|Operatic Power Metal
April 20th, 2010
Release length: 1:02:20
Much of the album is comprised of tradition classical music composed together to create an opera, with a musical aspect that only comes in the form of narration, but the narrator is, shockingly, not Christopher Lee. Given his appearances with Rhapsody, one would imagine that would be his approach for this release, but sadly it’s not. Instead, he chimes in as one of the operatic singers, taking the role of King Charlemagne himself in this historical depiction of his last days, and a cast of individuals that not many seem to know, or even appear to have been part of a metal project at all in the past. Each chapter of this tale, with exception to “Overture”, which is simply an instrumental that honestly doesn’t do much for the album, as well as “Finale”, is essentially set up the same way. Each act has an introduction, narrated by Christina Lee, who winds up not really being that fantastic a narrator due to a boring approach to the narrations themselves, as well as placing emphasis on the wrong parts of the story being described, such as during “Act III: Intro”. These introductory sections progress the album, typically quite dramatically in time towards the more interesting aspects of the story, and the actual songs are typically nothing more then a conversation between Charlemagne and another individual or individuals.
So, clearly this album is rather boring story-wise, unless this type of lyrical content and structuring is your thing, such as if you enjoy documentaries, but in this case in operatic musical form. One would imagine that if the opera was set up in such a generic manner that there would be better performances on this album. Unfortunately, there really isn’t anything all too impressive. Christopher Lee does a decent job vocally through most of the album, but it honestly becomes laughable during “Act III: The Bloody Verdict of Verden” when you actually get a small amount of Metal into the mix and he puts more effort into some singing, but sounds horrible, while the man singing the part of Young Charlemagne comes in and really belts out a fantastic performance that greatly dwarfs Lee’s performance, as well as everyone else’s involved with the project.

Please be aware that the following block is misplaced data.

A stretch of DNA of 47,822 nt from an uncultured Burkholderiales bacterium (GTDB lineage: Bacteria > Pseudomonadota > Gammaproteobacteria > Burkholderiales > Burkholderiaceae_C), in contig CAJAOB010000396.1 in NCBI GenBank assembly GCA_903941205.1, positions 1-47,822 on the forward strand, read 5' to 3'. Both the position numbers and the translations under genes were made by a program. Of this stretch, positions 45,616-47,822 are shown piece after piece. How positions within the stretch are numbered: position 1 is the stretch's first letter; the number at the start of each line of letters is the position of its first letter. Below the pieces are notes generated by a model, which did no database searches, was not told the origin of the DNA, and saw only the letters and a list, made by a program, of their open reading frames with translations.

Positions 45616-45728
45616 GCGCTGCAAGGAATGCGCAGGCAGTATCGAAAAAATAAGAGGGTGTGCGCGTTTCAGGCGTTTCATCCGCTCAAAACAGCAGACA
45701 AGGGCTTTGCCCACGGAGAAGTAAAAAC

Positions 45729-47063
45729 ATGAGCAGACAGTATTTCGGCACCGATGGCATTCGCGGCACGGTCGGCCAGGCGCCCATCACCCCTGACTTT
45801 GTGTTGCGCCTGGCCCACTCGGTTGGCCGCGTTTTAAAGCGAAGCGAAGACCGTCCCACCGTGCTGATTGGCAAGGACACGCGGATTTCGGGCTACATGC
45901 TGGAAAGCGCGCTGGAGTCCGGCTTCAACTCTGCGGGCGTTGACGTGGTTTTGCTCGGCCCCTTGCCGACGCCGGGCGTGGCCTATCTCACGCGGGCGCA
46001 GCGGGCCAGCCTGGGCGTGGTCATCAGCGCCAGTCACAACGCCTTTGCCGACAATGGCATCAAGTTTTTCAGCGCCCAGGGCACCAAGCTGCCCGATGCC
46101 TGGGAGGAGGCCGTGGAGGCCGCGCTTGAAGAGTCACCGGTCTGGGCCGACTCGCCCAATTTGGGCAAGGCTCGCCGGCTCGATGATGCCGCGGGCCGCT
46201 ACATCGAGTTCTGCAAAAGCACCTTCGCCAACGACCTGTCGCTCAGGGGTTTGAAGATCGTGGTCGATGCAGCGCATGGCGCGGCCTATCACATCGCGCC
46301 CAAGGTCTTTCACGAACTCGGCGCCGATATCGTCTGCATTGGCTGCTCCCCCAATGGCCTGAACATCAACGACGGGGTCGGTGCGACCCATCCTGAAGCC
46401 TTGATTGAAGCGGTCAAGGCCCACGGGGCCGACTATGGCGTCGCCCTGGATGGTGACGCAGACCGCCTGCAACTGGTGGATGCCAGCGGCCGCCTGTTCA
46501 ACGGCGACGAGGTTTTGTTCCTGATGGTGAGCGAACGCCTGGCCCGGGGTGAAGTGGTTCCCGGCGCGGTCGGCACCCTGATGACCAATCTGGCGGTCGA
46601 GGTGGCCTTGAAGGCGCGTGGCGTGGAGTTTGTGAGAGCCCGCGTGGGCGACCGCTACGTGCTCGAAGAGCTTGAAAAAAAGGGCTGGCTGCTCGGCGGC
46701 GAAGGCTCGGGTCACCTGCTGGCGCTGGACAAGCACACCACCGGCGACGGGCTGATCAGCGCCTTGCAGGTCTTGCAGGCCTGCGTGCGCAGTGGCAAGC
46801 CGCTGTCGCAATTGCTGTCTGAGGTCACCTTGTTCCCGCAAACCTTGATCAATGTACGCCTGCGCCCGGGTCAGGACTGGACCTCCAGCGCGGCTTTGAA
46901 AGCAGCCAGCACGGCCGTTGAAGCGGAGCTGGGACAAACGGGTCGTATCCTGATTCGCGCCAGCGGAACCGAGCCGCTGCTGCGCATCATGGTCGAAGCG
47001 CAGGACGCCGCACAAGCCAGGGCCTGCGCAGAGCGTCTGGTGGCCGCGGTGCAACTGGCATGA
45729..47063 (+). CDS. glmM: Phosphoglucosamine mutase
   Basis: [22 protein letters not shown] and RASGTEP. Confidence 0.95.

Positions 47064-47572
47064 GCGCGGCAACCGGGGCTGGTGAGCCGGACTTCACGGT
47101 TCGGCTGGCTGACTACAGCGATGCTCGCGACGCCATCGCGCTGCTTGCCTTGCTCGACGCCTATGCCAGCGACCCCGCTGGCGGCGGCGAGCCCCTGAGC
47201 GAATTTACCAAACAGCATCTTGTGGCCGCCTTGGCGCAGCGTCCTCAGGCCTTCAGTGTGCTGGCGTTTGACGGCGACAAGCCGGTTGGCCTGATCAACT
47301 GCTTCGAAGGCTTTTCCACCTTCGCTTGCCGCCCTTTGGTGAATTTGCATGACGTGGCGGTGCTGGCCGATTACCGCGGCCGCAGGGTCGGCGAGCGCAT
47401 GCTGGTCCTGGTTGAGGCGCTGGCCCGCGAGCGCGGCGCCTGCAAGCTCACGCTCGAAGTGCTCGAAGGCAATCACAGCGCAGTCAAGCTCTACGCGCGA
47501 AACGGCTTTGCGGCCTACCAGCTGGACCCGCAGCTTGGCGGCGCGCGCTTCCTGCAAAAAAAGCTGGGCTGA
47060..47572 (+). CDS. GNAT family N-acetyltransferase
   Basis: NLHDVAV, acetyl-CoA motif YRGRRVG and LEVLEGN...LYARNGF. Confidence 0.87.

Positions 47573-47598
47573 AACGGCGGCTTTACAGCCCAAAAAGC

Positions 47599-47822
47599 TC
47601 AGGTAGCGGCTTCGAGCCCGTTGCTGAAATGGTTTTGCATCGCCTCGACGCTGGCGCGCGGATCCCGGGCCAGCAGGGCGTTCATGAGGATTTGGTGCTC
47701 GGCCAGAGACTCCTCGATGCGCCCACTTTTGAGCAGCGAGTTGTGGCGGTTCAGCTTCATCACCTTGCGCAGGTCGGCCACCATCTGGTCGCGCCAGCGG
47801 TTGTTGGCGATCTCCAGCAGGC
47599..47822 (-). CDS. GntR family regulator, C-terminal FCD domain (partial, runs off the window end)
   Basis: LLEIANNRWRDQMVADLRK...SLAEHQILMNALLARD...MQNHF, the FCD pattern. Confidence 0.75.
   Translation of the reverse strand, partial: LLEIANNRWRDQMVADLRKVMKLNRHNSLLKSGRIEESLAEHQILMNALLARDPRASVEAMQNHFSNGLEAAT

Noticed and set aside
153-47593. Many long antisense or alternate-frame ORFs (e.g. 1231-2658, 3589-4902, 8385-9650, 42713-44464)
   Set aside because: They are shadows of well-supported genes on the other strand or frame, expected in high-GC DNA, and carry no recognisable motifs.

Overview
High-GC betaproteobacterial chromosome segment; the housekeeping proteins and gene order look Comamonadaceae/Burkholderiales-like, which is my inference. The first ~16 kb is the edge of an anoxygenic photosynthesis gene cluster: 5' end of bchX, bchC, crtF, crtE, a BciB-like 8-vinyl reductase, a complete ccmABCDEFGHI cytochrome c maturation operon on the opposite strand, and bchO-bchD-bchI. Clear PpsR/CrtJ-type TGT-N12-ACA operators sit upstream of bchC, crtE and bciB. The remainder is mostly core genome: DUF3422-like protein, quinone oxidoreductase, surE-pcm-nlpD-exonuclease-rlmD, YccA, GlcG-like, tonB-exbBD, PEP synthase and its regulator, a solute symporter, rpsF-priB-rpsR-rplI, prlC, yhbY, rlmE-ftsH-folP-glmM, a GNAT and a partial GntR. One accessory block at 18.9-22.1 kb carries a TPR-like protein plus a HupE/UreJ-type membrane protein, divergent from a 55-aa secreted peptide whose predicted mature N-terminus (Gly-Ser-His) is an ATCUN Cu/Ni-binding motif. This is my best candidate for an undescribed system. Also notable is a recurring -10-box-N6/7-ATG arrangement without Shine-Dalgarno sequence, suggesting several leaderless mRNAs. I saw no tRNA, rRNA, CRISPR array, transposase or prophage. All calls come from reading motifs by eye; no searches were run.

If you happen to pick up this album for the metal aspect, you will be greatly let down. Outside of “Act III: The Bloody Verdict of Verden”, which features a decent amount of traditional metal that really isn’t all that jaw dropping, there’s a very, very brief introduction to anything metal on this release on “Act II: The Iron Crown of Lombar”, but it was simply a few extremely simple guitar riffs that hit all at once and never show again in the song. Other then that it’s most traditional classical instruments that would appear in a musical, and much of it never really seems to go anywhere. Many of the acts also bleed into one another with that music, as the introductory act’s typically have a very bland backing music wise, which carries in a little stronger to the next part of the act. Sometimes, however, these acts will carry into the next, as is the case with “Act I: King of the Franks”, which carries into “Act II: Intro”, and onward further into “Act II: The Iron Crown of Lombar”. This is one of the very few interest aspects of the album, as it really does work to progress this questionable musical documentary. Howevewr, nothing on this release hurts harder then when “Act V: Starlight” breaks out in a song that sounds very similar to material off the Lion King Movie Soundtrack about half way through the song.